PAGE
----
A group of countries led by the
In interviews in recent weeks, diplomats and others who are following the situation said supporters of the plan are moving now because they believe that additional time will not help their cause.
Addressing the IAEA General Conference in
The aim of the fuel bank proposal is to dissuade countries from pursuing their own uranium-enrichment programs by providing them with an assured supply of fuel at market prices. The bank, which the IAEA would administer, would serve as a backup to existing commercial mechanisms for countries with good nonproliferation credentials. President Barack Obama has strongly supported the plan, as did President George W. Bush and IAEA Director-General Mohamed ElBaradei when they were in office.
Under the plan, the IAEA would own enough low-enriched uranium (LEU) for a full core of a typical power reactor, once the LEU was fabricated into reactor fuel.
In 2006 the Nuclear Threat Initiative (NTI), a private
Pledges of $50 million from the
In his speech in
In an Oct. 7 interview, Corey Hinderstein, the NTI’s vice president for international programs, declined to say whether the most recent one-year deadline extension would be the last. However, when the NTI receives an extension request from the IAEA, it has to assess the prospects for the fuel bank proposal, she said. If the prospects are seen as unlikely to improve, “then we have to say, ‘What are we waiting for?’” she said.
A year ago, the IAEA board endorsed a plan for
For most of its history, the IAEA board has made decisions by consensus, although it has varied from that pattern somewhat in recent years.
Since the fuel bank proposal was first raised, members of the Nonaligned Movement (NAM) and other developing countries have expressed concerns that participation in the fuel bank arrangement would impede their rights under Article IV of the nuclear Nonproliferation Treaty, which gives parties the right to “the fullest possible exchange of equipment, materials and scientific and technological information for the peaceful uses of nuclear energy” and says parties have an “inalienable right” to pursue nuclear energy programs as long as the programs are “in conformity with” the treaty’s nonproliferation restrictions.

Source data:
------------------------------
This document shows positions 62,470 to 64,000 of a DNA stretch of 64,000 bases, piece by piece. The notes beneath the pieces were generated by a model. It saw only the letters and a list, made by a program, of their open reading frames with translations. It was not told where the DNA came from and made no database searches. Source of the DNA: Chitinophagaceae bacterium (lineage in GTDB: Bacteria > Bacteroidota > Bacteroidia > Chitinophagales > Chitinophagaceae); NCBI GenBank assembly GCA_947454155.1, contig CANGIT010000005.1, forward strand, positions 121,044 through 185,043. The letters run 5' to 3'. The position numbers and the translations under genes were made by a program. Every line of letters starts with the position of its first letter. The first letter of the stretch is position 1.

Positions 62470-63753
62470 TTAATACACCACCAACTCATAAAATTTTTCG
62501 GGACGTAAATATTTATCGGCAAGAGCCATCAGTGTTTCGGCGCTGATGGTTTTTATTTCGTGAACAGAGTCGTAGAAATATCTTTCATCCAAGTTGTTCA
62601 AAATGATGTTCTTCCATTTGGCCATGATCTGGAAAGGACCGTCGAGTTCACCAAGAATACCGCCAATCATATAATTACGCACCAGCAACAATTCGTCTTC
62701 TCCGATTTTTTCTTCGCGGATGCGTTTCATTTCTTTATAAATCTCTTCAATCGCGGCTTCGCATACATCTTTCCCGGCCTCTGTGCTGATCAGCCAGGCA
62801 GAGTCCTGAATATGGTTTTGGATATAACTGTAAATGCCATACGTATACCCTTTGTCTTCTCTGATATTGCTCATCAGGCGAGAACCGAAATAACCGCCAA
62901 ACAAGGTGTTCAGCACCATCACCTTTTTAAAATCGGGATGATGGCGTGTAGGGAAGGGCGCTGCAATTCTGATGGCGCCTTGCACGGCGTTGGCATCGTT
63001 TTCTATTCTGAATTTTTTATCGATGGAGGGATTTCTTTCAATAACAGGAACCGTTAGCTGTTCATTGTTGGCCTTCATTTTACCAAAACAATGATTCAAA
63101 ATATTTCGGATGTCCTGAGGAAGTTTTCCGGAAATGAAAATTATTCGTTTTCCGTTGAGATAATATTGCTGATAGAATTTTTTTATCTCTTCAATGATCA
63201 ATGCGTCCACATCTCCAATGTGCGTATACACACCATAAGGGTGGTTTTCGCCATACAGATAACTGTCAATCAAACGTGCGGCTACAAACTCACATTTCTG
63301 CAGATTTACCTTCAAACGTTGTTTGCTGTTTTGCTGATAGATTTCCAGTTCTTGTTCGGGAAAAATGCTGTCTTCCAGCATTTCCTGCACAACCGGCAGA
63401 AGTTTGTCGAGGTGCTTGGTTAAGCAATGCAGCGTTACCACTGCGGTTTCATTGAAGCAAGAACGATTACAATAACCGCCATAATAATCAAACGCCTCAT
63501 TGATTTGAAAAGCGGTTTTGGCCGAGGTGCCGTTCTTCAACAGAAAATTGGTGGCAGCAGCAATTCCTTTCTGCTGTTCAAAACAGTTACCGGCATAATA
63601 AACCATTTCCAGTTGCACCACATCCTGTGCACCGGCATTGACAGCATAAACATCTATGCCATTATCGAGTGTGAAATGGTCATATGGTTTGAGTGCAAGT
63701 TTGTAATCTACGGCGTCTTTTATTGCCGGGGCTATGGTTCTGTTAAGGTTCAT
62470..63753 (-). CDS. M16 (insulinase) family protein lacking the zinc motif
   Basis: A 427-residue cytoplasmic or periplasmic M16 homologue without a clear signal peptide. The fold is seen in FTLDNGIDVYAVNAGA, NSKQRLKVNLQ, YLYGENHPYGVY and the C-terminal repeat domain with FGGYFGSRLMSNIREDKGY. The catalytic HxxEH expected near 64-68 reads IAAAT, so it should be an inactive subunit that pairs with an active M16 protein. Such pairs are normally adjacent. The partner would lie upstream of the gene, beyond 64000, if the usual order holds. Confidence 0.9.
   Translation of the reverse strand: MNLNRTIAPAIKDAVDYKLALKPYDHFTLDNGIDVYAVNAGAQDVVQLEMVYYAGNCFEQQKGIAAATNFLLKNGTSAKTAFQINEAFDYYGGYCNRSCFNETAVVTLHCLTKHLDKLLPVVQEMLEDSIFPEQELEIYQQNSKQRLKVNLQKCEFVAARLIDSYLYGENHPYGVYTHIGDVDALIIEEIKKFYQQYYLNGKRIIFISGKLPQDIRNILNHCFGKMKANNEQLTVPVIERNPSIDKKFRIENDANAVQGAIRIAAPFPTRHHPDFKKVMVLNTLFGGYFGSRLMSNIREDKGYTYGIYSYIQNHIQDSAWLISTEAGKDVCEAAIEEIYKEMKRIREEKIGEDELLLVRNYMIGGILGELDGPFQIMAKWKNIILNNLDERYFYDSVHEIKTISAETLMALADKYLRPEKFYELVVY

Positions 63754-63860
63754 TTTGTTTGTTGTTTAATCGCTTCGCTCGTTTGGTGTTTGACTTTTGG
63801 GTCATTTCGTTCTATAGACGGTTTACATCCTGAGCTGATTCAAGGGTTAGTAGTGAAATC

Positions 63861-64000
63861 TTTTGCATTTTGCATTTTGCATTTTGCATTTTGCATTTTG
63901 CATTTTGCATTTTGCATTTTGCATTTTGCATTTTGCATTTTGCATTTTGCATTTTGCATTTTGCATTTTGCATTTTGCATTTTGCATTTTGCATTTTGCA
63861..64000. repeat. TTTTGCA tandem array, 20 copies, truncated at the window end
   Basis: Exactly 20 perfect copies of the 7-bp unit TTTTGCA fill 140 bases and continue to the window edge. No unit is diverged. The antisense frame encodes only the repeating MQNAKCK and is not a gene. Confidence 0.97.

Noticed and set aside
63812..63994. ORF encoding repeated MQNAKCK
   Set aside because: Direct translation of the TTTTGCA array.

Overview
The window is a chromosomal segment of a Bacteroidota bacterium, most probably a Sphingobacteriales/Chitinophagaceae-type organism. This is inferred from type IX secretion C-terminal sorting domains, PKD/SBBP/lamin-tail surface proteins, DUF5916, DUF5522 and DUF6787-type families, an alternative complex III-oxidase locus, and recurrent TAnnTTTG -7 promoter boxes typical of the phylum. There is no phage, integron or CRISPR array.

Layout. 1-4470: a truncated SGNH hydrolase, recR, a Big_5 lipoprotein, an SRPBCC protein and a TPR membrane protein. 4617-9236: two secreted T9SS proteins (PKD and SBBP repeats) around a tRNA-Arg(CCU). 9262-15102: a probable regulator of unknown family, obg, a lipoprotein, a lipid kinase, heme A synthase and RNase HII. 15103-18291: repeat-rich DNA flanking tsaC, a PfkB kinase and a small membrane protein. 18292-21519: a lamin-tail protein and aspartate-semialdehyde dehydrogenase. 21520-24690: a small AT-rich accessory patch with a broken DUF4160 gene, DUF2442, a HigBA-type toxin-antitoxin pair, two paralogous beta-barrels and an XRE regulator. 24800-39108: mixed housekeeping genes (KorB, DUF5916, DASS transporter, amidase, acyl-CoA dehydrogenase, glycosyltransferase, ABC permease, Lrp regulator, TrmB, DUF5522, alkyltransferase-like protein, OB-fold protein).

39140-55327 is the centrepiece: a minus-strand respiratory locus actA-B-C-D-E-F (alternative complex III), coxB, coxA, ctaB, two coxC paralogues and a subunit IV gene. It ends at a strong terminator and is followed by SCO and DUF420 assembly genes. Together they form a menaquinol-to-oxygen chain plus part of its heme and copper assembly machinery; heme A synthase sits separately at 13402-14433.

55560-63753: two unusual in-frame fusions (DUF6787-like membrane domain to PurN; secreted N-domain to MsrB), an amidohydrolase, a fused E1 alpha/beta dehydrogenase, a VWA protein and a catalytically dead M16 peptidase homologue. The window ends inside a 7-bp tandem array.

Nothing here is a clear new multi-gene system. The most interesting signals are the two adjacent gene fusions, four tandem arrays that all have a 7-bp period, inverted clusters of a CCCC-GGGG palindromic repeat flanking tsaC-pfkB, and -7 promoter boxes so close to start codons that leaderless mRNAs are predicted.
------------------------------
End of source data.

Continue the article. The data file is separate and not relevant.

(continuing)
Supporters of the fuel bank have repeatedly said the proposal would not infringe on those rights; the board’s
However, Hinderstein said, “some of the no votes on
Countries supporting the resolution are using the time before the December meeting to engage in “real consultations,” Hinderstein said. The supporters have to answer “reasonable questions,” but are not going to be able sway opponents who have deep-seated objections to the basic concept of the fuel bank, she said.
In an Oct. 27 interview, a
A European diplomat said on Oct. 25 he was not sure the more extensive consultations would really change any countries’ positions but that it was a “fair point” to ask for more time than was available on the
Another new member of the board is the UAE, which pledged money for the fuel bank.
However, the European diplomat said he did not see the board realignment as a “major driving factor” in the decision to go ahead now. The
The European diplomat also said the notion of consensus is “not completely realistic.” However, he said he expected to see a “large majority” of the board co-sponsor or otherwise support the resolution.
The diplomat and the
In his brief reference to the fuel bank effort during his Sept. 20 remarks to the General Conference, IAEA Director-General Yukiya Amano said that although there were differences among member states, “there is a convergence of views that the issue needs to be discussed further.” He “encourage[d]” the states “to find suitable ways of dealing with this issue” and said the IAEA Secretariat “stands ready to provide any assistance required.”
In the interviews, the officials and others said the statement reflected the contrast between Amano’s attitude toward the fuel bank and ElBaradei’s. ElBaradei actively supported the plan, but Amano has a more hands-off approach, the sources said.
Amano “does not believe the time is ripe for such an idea” and “seems to be more interested in questions that have to do with the back end” of the nuclear fuel cycle, one source said. According to another source, the secretariat thinks the fuel bank would be a good idea and is willing to provide the necessary technical and legal assistance, but “the member states have to pick up the baton and run with it.”
A third source chose a different metaphor, saying of Amano, “He’s on board, but he’s not driving the train.”